Why don't people tell us when they have a problem? Maybe it's because they think we'll be offended, or that they might get us "in trouble." Maybe it goes back to the old model of a "Complaint Department" at businesses and stores, and people don't want to be perceived as complainers. For whatever reason, the percentage of people who do let us know they are unhappy is often compared to the "tip of the iceberg" with the other 90 to 95% of dissatisfied customers remaining silent. This creates a big problem for those of us who care about and deal with customer service (CS) issues. How can we improve if we don't know that we're doing something wrong, what we're doing wrong, and maybe the customers' ideas on how we might improve?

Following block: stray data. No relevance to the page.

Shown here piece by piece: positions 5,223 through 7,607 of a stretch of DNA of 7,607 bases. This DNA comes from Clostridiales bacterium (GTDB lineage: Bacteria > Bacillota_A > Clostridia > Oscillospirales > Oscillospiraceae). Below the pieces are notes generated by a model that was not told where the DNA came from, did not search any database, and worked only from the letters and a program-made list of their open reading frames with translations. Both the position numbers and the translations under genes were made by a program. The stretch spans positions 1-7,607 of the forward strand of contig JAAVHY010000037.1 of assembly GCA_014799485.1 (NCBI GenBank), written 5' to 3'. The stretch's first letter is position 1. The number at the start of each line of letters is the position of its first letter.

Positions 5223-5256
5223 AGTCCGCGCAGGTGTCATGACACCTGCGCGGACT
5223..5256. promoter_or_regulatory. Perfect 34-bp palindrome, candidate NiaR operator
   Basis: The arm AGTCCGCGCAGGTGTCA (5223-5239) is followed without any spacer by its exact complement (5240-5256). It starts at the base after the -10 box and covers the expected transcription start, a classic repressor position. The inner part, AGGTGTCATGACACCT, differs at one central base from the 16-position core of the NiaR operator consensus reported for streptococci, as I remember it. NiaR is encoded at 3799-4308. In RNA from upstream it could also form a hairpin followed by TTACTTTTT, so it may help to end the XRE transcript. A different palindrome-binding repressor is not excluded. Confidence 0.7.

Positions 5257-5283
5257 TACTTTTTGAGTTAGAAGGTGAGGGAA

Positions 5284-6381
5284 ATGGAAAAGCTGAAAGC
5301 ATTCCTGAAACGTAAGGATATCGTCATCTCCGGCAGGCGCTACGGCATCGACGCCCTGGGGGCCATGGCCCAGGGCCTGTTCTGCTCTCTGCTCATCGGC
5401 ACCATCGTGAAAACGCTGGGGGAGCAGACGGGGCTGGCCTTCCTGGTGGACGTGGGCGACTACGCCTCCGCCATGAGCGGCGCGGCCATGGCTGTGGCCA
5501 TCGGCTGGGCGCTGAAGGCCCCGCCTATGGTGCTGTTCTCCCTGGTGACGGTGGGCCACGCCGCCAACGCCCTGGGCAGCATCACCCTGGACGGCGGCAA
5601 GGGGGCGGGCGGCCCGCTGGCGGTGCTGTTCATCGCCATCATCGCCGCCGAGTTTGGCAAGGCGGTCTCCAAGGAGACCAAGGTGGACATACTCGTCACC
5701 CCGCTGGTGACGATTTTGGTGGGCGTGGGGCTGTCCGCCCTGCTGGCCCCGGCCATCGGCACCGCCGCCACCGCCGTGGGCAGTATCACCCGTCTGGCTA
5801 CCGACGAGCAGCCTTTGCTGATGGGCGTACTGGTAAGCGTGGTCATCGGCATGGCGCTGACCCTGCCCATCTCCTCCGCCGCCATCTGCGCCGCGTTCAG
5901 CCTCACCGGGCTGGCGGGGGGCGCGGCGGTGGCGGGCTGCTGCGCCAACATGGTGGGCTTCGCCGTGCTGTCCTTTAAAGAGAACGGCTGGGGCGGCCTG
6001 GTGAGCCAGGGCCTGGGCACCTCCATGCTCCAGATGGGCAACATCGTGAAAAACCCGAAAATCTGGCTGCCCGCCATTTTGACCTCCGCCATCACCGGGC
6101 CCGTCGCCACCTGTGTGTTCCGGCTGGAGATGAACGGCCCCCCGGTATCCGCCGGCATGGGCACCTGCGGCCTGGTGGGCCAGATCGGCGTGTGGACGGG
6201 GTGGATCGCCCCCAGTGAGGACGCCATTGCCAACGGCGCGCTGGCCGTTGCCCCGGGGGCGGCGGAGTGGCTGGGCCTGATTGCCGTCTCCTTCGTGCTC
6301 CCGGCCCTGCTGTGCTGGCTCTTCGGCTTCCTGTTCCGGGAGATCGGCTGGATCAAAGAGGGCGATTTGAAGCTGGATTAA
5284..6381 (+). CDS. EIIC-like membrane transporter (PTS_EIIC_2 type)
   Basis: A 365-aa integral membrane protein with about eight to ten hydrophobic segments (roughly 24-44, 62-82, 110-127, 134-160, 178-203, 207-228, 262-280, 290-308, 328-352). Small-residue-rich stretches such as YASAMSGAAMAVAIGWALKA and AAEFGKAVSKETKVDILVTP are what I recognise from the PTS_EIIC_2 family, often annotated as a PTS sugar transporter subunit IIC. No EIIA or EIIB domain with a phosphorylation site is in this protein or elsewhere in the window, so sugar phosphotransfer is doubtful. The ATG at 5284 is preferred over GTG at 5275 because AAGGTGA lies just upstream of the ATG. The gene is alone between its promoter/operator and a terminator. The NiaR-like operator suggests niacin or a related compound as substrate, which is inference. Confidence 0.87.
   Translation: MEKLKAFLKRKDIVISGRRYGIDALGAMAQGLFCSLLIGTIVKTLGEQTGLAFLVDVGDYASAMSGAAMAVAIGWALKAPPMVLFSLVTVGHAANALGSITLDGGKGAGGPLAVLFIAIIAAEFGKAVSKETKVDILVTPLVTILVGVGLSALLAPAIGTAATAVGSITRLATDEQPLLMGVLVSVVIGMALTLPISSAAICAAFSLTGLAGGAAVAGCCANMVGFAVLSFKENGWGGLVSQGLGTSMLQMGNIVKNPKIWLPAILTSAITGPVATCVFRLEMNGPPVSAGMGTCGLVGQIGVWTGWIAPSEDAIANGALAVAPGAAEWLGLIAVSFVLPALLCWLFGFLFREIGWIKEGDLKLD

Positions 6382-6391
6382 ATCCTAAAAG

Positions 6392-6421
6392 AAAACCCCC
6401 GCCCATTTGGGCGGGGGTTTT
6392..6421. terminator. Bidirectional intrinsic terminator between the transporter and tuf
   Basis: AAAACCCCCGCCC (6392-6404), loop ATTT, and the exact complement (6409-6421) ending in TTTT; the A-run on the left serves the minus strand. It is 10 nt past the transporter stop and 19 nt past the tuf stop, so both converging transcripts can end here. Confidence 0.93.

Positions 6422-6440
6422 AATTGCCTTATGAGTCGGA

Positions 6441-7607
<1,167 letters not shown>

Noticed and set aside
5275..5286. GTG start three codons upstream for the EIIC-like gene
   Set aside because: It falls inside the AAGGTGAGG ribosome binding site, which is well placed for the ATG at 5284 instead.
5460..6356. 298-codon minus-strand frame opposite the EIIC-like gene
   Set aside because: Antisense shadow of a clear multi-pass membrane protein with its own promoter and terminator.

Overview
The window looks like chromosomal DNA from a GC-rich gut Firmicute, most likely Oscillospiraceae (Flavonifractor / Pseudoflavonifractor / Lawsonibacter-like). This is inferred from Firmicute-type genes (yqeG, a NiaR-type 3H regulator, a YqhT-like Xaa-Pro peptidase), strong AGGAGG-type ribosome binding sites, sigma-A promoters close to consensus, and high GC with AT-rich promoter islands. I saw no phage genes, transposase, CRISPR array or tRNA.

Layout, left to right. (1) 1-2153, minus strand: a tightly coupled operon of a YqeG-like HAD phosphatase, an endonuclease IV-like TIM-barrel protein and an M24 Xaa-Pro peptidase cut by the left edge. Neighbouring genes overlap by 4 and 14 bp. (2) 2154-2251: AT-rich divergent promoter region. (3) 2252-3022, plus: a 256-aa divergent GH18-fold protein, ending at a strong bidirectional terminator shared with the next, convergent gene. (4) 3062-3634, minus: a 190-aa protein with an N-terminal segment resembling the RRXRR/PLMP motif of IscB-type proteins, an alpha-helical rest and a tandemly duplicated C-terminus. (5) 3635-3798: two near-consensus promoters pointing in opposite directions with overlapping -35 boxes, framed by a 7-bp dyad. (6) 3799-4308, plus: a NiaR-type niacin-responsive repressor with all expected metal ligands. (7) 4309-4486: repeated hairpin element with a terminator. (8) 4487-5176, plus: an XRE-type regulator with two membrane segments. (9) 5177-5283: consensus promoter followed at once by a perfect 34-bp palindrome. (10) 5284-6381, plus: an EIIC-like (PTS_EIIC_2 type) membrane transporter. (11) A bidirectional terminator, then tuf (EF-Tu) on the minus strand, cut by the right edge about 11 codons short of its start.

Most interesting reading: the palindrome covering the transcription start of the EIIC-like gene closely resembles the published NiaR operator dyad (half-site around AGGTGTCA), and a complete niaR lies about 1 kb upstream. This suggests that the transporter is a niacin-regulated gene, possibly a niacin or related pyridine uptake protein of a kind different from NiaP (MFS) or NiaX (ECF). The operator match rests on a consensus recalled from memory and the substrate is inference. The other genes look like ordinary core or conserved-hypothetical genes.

You don't have to be angry about bad service you received—but you might be—in order to contact a customer service representative at a business. A business that's interested in having a future will work with you to find a resolution. Here are some steps you can take to get the right kind of attention on a service issue:
- Get relevant details ready for your call, chat or submission
- Find out what to do if your first contact does not go well
- Tell your story as simply as possible
- Get attention on the details that created your dissatisfaction or problem
- Be prepared to escalate your case to the next level
- Try hard not to be overly confrontational; making the CS representative defensive doesn't help
- Be realistic - you won't get a house in Malibu because your dryer doesn't work
- Don't sell yourself short - have some idea of what will make you happy, and stick to that
- Be prepared to go to the competition on your next opportunity, and let that be known
Let us know how we are doing. Focus your feedback. In the long run, you'll get better service all around.
Give it some thought.